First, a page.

“There are potential risks. In the last two months, we seem to have lost our exporting edge. Is this the beginning of a downturn? Is the crisis in Europe meaning that exports to Europe will fall? If Europe goes down, that takes away a big part of the engine. It's a potential flashpoint. It does have me worried. Plus the price of oil has gone back over $100 a barrel, and that has drained a lot of money from our economy.”

He said another risk is that all other currencies are expensive.

“During the Great Recession, everyone thought the world financial system might collapse,” he said. “During a time like that, you don't want to hold the Mexican peso or even the euro. Everyone said, ‘What is the safe haven in what would be the biggest economic storm since the Great Depression?’ They said, ‘The US still has the strongest military.’ When push came to shove, they said, ‘I'm happiest to put my money in short-term US treasury bills,’ but you have to buy US dollars to do that. They were selling their currencies, so their currencies lost their value. That meant the dollar got stronger. It was a little hard for us to export.

“But then starting in March of 2009, all of a sudden people thought, ‘It's holding together.’ We thought it would all go under in September 2008 when Lehman Brothers went broke. But then the people said, ‘I can get a higher return in the Brazilian real and the peso and the euro,’ so they started going back into these foreign currencies, and it made us competitive because their currencies once again were valuable. That's why we had an economic recovery based on exports, including manufacturing.

“In the last few months, the world has gotten more worried about Europe. We realized it's not just Greece. They said, ‘I don't want to hold the euro. I don't want to hold emerging-market currencies, even though they have great potential. I'd rather, in a crisis, be in the US dollar,’ so down comes the peso, down comes the Indian rupee, down comes the Brazilian real.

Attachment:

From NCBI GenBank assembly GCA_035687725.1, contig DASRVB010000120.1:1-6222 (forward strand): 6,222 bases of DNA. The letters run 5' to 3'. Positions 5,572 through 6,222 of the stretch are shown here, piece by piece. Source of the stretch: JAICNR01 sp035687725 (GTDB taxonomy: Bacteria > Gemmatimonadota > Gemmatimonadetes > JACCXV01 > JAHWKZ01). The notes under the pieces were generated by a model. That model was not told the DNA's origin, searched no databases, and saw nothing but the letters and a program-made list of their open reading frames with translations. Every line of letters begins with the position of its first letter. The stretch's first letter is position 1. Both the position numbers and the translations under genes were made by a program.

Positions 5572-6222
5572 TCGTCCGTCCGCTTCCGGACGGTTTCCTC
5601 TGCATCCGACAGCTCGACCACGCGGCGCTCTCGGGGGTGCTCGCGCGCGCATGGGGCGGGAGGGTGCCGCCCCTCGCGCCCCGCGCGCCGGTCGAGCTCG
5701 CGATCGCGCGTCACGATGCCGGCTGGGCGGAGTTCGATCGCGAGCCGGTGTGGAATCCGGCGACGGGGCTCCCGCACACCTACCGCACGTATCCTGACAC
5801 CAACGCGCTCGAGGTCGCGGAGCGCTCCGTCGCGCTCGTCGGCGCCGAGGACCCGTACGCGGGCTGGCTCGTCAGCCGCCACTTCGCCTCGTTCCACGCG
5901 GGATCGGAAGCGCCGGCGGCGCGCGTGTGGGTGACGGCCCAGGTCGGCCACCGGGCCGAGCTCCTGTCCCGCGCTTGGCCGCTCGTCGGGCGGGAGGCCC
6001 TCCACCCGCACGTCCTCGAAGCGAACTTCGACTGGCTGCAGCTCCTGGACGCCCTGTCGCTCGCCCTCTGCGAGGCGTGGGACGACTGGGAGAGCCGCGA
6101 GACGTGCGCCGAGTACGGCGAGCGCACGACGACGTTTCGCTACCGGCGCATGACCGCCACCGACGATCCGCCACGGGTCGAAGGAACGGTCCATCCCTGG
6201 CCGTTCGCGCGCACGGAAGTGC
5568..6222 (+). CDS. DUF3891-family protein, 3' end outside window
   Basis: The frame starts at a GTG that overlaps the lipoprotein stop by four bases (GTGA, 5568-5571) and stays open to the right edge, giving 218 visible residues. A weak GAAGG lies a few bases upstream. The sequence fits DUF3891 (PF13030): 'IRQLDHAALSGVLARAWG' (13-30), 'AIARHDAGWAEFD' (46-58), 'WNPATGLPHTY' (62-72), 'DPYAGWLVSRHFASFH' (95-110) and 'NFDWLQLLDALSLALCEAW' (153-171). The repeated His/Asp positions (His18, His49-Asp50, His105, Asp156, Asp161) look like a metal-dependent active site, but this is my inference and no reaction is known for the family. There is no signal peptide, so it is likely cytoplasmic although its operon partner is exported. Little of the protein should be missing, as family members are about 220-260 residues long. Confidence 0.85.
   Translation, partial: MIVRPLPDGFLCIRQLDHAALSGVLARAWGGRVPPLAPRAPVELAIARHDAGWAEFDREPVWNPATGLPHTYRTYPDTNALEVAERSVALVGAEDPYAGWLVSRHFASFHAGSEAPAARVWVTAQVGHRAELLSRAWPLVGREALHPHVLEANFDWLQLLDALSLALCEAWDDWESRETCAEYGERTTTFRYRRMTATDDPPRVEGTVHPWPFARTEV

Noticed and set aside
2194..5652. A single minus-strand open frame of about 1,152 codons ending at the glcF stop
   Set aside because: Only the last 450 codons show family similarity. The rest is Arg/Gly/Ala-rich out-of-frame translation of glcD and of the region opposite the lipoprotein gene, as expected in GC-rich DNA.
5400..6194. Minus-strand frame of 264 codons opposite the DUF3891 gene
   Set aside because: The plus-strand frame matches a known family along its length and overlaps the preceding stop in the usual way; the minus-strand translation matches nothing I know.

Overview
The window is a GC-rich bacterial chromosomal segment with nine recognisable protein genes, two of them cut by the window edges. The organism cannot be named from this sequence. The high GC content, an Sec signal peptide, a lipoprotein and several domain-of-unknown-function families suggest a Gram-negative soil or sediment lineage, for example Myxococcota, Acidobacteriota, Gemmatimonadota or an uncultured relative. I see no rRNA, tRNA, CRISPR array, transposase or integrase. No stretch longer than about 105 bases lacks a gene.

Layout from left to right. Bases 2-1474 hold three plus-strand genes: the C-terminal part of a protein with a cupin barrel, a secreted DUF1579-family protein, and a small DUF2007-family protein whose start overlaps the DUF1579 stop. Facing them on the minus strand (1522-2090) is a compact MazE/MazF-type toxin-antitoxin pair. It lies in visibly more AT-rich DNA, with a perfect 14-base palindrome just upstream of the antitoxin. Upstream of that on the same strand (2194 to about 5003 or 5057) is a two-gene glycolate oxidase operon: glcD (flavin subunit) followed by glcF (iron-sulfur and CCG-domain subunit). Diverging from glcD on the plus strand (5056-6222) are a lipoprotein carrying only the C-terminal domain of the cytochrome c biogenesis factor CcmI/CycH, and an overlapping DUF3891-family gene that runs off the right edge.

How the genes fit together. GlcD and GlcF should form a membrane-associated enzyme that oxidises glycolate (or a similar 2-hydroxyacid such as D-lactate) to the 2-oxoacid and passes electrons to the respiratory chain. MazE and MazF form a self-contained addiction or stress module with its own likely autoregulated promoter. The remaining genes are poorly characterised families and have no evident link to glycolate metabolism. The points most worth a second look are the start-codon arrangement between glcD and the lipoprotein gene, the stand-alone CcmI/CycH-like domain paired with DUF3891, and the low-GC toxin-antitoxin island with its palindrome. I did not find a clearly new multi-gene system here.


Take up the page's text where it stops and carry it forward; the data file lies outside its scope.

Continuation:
“Now here's a bit of a risk. We've been exporting like crazy to these countries, and all of sudden their currencies don't have much purchasing power, and the dollar looks expensive. Japan's banking system is not as leveraged as ours and does not look risky. The yen … people see it as more of a safe haven than the dollar. China's currency has gained 30% against the US dollar. The government has it on a very controlled increase. This is why you see a lot of factories leaving China for Vietnam and Asia.”

He said there are three scenarios for the US economy moving forward:

  • Pessimistic

    “Europe might blow up, in which case we will have a double-dip recession. I'd put about a 25% chance on that. The Federal Reserve has done a good job of expanding credit, but we could have a turndown.”

  • Optimistic

    “The economy could pick up steam. Let's say credit flows to small business. We won't grow 6%, but it would be wonderful if we could grow 3% or 4%, and it's not impossible.

  • Something in the middle

    “It's not that we've gone down and haven't grown in a few years, but even if things accelerate, we're years away from getting back to anything like our economic potential.”

“The real problem with our labor market is that some people are not actively looking for work — they're hiding in law school for three years — or they're taking early retirement,” he said. “Eighty-three percent of US men had a job at the end of World War II. Now it's more like 64%.”